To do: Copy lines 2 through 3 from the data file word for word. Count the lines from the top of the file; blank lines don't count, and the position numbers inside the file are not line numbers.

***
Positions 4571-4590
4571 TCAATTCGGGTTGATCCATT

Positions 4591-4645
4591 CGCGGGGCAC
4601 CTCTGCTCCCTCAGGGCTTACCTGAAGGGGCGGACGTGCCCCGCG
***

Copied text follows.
4571 TCAATTCGGGTTGATCCATT

Positions 4591-4645